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Social Media Blocks

Two new social media blocks are introduced in Composer 8.1.450.04 to handle Twitter and Facebook social media interactions and support easier integration with Conversation Manager. Using the new Twitter and Facebook blocks, an organization's Twitter and Facebook handles can be monitored through pre-defined events and messages filtered based on keywords to determine the next action.

In addition, users can also connect via the Facebook Messenger. The message is stored in the Contact History to determine further action based on the day and time the message is received.

Configuring Social Media Accounts

For information on configuring social media accounts, see the eServices Social Media Solutions Guide, Setting Up Social Engagement.

Twitter and Facebook Use Case

  1. The user searches on Twitter or Facebook for the company’s handles and tweets or posts a message, which could be related to an issue being faced or a query targeted to customer care.
  2. The application monitors the Twitter and Facebook handles through pre-defined events and filter messages based on keywords to determine the next action.
  3. The application verifies if the corresponding contact already exists in the Contact History. The user is identified in the Contact History by their Facebook or Twitter handle (if available).
  4. If the user does not exist (that is, social handles are not associated with a registered user), the application creates a user in the Universal Contact Database based on available data. Any further messages and agent replies are stored under this user.
  5. The application then verifies if the day is a normal operational day. If not, a special day message is sent stating that the user’s query will be answered once the service is back online. The special day message is sent as a public message or a private message.
  6. The application has the ability to determine if the operating hours of the service match the current time and day – if not, a standard message is sent in response stating that the query will be answered once the service is back online. This message is sent as a public message or a private message.
  7. In addition, it is possible to define an emergency message that will be sent either as a public message or a private message, if the emergency process is activated.
  8. If within operating hours on a regular day, the application searches for an available agent with the correct skills.
    1. If an agent is available, the interaction is routed to an agent.
    2. If no agent is available, the interaction is queued until an agent becomes available.
  9. The interaction is sent to the agent for an appropriate response.
  10. The agent decides if the interaction requires private comments.
    1. If no private answer is required, the agent replies via the company’s Facebook page or Twitter handle.
    2. If private messaging is required, the interaction is moved out of the public comment space and managed via private messaging (Twitter DM or FB Messenger).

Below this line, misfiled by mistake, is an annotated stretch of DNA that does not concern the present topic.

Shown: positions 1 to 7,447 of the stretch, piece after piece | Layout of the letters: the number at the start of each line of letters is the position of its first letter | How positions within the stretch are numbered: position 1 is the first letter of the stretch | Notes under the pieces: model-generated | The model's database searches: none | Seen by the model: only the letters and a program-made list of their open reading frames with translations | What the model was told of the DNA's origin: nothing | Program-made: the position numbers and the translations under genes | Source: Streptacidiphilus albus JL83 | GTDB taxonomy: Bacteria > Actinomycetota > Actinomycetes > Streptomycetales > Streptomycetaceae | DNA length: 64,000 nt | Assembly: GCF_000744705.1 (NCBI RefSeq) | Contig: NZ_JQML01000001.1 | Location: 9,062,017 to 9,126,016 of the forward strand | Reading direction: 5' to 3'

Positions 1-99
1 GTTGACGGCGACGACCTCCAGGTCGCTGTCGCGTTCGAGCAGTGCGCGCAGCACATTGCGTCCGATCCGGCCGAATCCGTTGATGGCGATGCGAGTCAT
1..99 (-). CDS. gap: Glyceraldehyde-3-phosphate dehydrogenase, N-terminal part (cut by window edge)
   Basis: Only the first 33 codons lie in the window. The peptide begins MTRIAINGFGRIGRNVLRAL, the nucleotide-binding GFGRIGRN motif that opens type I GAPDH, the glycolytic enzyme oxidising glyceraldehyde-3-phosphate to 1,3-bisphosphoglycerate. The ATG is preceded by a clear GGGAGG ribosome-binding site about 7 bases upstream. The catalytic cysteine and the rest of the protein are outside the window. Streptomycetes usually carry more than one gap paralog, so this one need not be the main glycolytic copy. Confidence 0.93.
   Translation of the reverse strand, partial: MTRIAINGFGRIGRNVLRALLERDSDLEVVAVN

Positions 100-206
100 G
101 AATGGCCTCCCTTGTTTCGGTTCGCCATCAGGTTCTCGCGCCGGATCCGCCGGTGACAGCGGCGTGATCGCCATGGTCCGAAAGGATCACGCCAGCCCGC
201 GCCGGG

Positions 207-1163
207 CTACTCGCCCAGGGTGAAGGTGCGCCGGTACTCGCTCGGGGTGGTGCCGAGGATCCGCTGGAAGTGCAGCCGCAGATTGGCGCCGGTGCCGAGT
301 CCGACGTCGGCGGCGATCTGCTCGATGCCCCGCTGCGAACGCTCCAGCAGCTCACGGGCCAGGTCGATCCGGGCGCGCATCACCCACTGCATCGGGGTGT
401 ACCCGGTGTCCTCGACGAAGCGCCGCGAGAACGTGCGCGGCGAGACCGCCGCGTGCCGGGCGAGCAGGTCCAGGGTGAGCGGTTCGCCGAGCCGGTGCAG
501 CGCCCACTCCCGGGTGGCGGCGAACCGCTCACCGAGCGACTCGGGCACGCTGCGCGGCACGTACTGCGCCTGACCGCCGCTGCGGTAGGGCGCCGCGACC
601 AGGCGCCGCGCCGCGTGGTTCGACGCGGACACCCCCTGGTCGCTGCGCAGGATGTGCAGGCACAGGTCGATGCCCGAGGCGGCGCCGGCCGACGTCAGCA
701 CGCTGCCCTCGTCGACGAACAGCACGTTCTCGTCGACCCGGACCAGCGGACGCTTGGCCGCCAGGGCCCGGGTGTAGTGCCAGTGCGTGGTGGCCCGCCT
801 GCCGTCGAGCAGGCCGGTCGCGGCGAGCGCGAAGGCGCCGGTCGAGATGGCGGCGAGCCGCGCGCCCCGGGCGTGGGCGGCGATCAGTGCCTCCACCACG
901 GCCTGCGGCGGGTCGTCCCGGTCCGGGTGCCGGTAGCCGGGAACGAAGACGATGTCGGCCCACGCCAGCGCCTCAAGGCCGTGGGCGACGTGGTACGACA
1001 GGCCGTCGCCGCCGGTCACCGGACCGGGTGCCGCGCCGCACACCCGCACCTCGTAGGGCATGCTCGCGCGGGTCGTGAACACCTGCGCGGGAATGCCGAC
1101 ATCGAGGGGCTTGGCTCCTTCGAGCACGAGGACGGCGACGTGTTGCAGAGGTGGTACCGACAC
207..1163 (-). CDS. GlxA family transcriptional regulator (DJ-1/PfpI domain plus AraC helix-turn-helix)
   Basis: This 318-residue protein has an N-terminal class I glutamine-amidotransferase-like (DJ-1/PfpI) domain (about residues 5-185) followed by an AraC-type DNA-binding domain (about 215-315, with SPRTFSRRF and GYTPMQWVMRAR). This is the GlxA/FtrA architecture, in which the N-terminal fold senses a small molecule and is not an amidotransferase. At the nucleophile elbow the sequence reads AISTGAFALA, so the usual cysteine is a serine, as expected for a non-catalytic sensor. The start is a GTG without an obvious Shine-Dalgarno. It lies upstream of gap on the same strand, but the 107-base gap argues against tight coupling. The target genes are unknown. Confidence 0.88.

3. Tip
      Best practice for the agent is to respond to a public message with a public response, indicating that the conversation might be moved to private messaging, if required at a later stage.
    4. The agent also has the ability to simply retweet or like the user comment, or create favorite, if it is considered as general positive feedback and no specific answer or further action is required.
  11. When the interaction is completed, the agent sets a disposition code to register the outcome for reporting purposes.
  12. In addition, the following strategies can also be implemented:
    1. When a tweet or Facebook post mentioning the organization is posted, an automatic reply to the tweet or Facebook post is triggered. If there is an error in posting the reply, the routing application retries posting the reply for a predefined duration.
    2. When a direct message is sent to the organization's Twitter handle, the interaction is routed to a specific agent group.
    3. When a positive tweet or Facebook post about the organization is posted, the routing application automatically retweets or likes the message.

Facebook Messenger Use Case

  1. The user sends a message via the Facebook Messenger, to the company (for example, after having been asked by an agent to connect privately).
  2. The message is stored with the customer contact in Contact History.
  3. The application then verifies if the day is a normal operational day. If not, a special day message is sent stating that the user’s query will be answered once the service is back online. The special day message is sent via Facebook Messenger.
  4. The application has the ability to determine if the operating hours of the service match the current time and day – if not, a standard message is sent in response stating that the query will be answered once the service is back online. This message is sent via Facebook Messenger.
  5. In addition, it is possible to define an emergency message that will be sent via Facebook Messenger, if the emergency process is activated.
  6. If within operating hours on a regular day, the application searches for an available agent with the correct skills.
    1. If an agent is available, the interaction is routed to an agent.
    2. If no agent is available, the interaction is queued until an agent becomes available.
  7. The interaction is sent to the agent for an appropriate response.
  8. A Facebook chat session is established between the user and the agent.
  9. When the interaction is completed, the agent sets a disposition code to register the outcome for reporting purposes.

Sample Business Processes

For sample business processes, see the eServices Social Media Solutions Guide, Sample Business Processes for Social Media.

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This page was last modified on November 22, 2017, at 05:48.